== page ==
My Chemical Romance

Welcome to the Black Parade

(Reprise; 2006)

By Eric Sams | 23 September 2007

I’ve read in a few different places that My Chemical Romance singer Gerard Way penned his first grandiose fire and brimstone ballads in the days after 9/11. It would be mean-spirited of me to point out that if more people had sought to lend meaning to the tragedy of that day in the same manner as Gerard Way -- by becoming obsessed with tragedy in general -- then America might still be hiding under her collective bed instead of buckling up her ass stompin’ boots, so I won’t. I won’t because I’m not mean-spirited and because this is not my point. Well, okay, it kind of is.

My point is actually that the impetus for My Chemical Romance evinces a belief of mine about the band: it comes from a place of legitimate feeling on the part of its founder. The whole post-goth, verge-of-tears tableau so painstakingly maintained from their wardrobe to the font in their liner notes is, at least in part, independent of marketing guile. I feel certain of this. I feel just as certain, however, that this honest emotional touchstone gives MCR’s artistic execution all of the subtlety and texture of a refrigerator box. When Conor Oberst wanted to make a post-9/11 album he wrote one filled with overtones of uncertainty and disenchantment. Gerard Way just names a song “Disenchanted.” Oberst and Way are filling their fountain pens with the same bleeding heart; the difference is the complexity of what comes out when they put those pens to paper.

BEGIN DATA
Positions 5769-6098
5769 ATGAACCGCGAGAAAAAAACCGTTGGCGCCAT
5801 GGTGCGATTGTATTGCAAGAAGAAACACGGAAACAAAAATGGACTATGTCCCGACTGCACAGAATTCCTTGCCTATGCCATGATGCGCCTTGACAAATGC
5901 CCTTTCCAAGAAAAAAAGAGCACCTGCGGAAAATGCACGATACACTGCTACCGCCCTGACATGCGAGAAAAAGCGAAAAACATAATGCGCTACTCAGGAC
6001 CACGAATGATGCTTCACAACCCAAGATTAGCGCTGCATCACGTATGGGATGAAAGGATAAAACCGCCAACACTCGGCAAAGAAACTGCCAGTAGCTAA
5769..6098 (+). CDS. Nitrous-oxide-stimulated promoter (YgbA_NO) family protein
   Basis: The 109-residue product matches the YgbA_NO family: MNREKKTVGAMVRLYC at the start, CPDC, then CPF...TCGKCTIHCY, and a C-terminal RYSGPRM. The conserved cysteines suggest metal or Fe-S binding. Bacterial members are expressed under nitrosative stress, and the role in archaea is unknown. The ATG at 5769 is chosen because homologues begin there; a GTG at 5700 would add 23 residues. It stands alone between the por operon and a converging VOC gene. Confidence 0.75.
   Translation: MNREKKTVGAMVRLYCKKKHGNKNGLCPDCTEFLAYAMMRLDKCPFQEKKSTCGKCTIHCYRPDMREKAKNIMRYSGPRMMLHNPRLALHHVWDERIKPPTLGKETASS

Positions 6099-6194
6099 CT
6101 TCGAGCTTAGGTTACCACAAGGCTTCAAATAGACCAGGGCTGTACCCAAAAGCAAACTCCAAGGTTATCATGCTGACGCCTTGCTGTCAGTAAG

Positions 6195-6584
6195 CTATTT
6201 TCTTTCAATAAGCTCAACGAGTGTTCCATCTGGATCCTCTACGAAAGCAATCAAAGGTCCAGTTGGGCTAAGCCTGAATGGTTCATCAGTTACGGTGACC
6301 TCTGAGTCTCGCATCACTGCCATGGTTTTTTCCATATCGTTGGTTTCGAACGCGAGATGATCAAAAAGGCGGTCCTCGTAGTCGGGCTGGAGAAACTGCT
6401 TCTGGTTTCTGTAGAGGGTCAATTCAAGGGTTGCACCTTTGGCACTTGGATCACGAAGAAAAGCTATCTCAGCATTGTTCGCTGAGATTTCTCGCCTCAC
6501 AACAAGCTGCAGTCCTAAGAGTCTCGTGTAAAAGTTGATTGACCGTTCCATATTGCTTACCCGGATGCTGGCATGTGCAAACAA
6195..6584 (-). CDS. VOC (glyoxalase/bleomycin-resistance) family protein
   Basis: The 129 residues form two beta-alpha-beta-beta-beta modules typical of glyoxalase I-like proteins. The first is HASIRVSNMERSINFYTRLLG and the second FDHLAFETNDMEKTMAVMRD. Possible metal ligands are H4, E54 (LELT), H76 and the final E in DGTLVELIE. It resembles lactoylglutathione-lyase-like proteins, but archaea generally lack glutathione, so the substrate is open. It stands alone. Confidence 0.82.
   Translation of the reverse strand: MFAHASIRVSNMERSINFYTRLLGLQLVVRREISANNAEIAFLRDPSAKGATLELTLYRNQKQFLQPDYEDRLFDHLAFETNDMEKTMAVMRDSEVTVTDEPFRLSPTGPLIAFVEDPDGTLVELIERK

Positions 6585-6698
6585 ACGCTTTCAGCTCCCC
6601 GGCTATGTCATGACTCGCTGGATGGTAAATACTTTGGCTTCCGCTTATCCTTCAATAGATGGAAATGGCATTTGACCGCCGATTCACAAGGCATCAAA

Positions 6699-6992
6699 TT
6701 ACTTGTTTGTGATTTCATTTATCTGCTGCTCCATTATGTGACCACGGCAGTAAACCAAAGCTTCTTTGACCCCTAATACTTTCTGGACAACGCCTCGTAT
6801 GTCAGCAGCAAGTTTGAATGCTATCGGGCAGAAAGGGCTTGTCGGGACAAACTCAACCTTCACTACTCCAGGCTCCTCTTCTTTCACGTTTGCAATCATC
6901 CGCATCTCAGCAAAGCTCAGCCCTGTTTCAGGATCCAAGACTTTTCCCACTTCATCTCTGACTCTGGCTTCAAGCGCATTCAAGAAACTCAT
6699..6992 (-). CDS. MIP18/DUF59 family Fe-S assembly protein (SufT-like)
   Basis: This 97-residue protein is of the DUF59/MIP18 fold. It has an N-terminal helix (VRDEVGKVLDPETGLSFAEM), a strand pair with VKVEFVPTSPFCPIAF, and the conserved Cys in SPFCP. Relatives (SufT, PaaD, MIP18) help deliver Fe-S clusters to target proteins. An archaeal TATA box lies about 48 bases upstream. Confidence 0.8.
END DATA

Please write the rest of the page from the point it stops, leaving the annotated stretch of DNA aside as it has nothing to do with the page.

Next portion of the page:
The band’s newest effort The Black Parade is proof positive of the above assertion. Way is of the widely held belief that sonic size is the straightest path to emotional force. This is the emo equivalent to the somewhat outmoded musical axiom that insists that rock music must be loud. (This paradigm finds utterance in the very name of the genre: screamo.) To be sure, it is larger in musical scope than 2004’s Three Cheers for Sweet Revenge: the title track opens with only a piano and Way’s recounting of a childhood memory, then builds to a march, before falling ass backwards into an obligatory neo-punk hop, and surging to a close with a defiant chant: “Until I die / You’ll never take me / You can try / You’ll never take my heart.” These are terse and ill-defined protests, and the unsettling implication here is that these screams might be all the more raw because they are trite.

One imagines the conversation like this:

CMG: Who is the “you” that you’re referring to in the chant in “Welcome to the Black Parade”?

GW: That’s right.

CMG: Excuse me?

GW: Who is the you?

CMG: . . .

Late-album highlight “Sleep” also begins with a lonesome piano, but later departs from the punk standard in favor of a more alternative rock sound; think Our Lady Peace if Raine Maida suddenly became hyper-morbid and self-obsessed. Yet here again, Way undermines the varied musical influence by relating a bout of intense but ultimately nondescript separation anxiety. These songs contain all the accoutrements of anguish and despair: he sings the words, he screams the words. So why does it all sound so fake?